Spyker's B6 Venator inspired by vintage airplanes
GENEVA (AP) — The average owner of a Spyker Aileron has seven cars. CEO Victor Muller says his customers don't need to choose between a Porsche and a Spyker; they can buy both.
"They have all the Porsches in their life they can buy. They buy a Spyker because they want something else," said Muller on the sidelines of the Geneva Motor Show. "They want to have something that doesn't drive up to them at the traffic light."
But now he'd like to lower the barrier to entry slightly to expand the "gene pool" of Spyker customers. Enter, the two-door, two-seater B6 Venator, a car that feels like an old-fashioned airplane. Like the kind of airplanes Spyker used to build, in fact. It will go into production in 2014 and will sell for between $125,000 and $150,000, as compared to around $250,000 for the Aileron.
Spyker begun in 1880 as a carriage-maker and eventually went into cars and airplanes, but shut down in 1925. Muller, who designed the Venator, revived the brand in 2000 because he wanted to make a car he wanted to drive. The company posted its first profit in the first half of 2012, though that was due to a debt restructuring.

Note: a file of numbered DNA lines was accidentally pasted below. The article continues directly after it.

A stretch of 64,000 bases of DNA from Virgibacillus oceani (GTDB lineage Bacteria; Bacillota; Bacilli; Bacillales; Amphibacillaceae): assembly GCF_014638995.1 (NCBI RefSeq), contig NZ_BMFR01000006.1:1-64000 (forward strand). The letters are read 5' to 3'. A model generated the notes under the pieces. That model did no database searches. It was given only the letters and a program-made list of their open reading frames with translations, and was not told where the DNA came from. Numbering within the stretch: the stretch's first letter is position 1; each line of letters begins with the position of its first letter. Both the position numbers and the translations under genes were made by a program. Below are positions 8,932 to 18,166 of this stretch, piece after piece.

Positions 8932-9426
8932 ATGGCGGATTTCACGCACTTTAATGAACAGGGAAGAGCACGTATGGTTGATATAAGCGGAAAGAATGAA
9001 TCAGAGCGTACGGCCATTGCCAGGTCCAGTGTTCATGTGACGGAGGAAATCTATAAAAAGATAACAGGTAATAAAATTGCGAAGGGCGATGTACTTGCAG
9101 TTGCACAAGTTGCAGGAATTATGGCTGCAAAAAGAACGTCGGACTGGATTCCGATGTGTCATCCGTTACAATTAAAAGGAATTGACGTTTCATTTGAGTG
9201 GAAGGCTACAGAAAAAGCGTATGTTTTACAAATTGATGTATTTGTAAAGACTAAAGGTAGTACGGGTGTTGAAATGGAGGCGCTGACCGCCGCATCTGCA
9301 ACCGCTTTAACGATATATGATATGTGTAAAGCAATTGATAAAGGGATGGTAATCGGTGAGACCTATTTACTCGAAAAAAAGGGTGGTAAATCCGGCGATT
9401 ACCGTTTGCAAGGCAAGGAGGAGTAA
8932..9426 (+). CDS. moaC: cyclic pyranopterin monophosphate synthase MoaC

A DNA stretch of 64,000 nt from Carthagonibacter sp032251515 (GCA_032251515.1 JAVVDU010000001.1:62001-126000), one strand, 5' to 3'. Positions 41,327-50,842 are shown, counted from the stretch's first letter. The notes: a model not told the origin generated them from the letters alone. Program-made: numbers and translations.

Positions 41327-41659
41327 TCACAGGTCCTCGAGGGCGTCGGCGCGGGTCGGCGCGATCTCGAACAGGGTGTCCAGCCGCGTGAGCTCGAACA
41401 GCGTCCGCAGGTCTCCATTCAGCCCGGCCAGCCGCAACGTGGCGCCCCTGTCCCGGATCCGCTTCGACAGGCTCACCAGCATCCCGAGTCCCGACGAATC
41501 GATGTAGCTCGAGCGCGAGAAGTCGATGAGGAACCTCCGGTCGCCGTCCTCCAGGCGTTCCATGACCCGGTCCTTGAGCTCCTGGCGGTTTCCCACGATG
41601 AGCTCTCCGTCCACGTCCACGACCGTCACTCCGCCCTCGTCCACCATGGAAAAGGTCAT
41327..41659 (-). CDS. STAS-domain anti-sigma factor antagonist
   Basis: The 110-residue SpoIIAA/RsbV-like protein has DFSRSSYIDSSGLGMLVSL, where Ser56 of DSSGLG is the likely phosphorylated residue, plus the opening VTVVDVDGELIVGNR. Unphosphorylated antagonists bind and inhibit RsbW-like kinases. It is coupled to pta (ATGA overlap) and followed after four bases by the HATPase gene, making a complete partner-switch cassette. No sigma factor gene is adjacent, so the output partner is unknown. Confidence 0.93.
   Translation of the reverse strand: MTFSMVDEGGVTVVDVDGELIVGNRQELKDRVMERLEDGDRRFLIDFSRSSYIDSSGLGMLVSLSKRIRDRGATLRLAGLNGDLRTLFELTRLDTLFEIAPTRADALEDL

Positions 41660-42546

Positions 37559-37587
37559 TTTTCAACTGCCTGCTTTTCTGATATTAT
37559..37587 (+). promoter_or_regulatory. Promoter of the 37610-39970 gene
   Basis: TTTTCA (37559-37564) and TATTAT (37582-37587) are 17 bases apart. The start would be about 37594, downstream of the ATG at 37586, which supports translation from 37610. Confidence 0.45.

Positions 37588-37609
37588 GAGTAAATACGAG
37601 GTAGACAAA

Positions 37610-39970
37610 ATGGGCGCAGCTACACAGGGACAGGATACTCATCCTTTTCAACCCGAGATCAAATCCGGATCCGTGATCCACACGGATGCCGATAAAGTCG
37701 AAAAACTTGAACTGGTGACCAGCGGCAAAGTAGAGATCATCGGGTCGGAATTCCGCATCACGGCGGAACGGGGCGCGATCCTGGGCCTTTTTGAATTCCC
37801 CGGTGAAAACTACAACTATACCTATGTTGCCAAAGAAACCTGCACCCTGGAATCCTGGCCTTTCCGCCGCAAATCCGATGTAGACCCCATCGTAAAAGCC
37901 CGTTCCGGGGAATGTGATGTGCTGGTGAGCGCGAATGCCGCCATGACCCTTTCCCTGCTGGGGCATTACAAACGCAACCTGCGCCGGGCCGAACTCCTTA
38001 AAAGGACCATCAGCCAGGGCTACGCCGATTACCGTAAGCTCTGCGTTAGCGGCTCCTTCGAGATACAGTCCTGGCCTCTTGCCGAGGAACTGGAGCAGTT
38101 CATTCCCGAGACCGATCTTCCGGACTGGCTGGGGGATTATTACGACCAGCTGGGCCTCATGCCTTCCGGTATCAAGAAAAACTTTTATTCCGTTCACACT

UNDER THE HOOD: The rear-mounted 6-cylinder engine has 375 horsepower. The 6-speed automatic transmission can also be put in manual mode.
OUTSIDE: The carbon-fiber body makes reference to airplanes throughout, from the mesh grille to the wheels and headlights that look like engine turbines. An all-glass roof gives the impression of a cockpit bubble. The dipped hood hides some storage space.
INSIDE: The camel-colored leather-tufted seats look like Amelia Earhart should be in them. Much of the dashboard is made up of old-fashioned dials and a bright red cover hides the ignition switch. The gear shift is a metal-clad joy stick.
CHEERS: The design of the car is unified and elegant — a departure from the more muscly premium sports cars on display at Geneva.
OPEN QUESTIONS: "This is a car that will bring people into the brand at a much more affordable price level," Muller said. "If they grow up with us, one day they'll buy an Aileron." It remains to be seen if Spyker can develop the kind of loyal — and wide — customer base that keeps companies like Ferrari and Lamborghini going.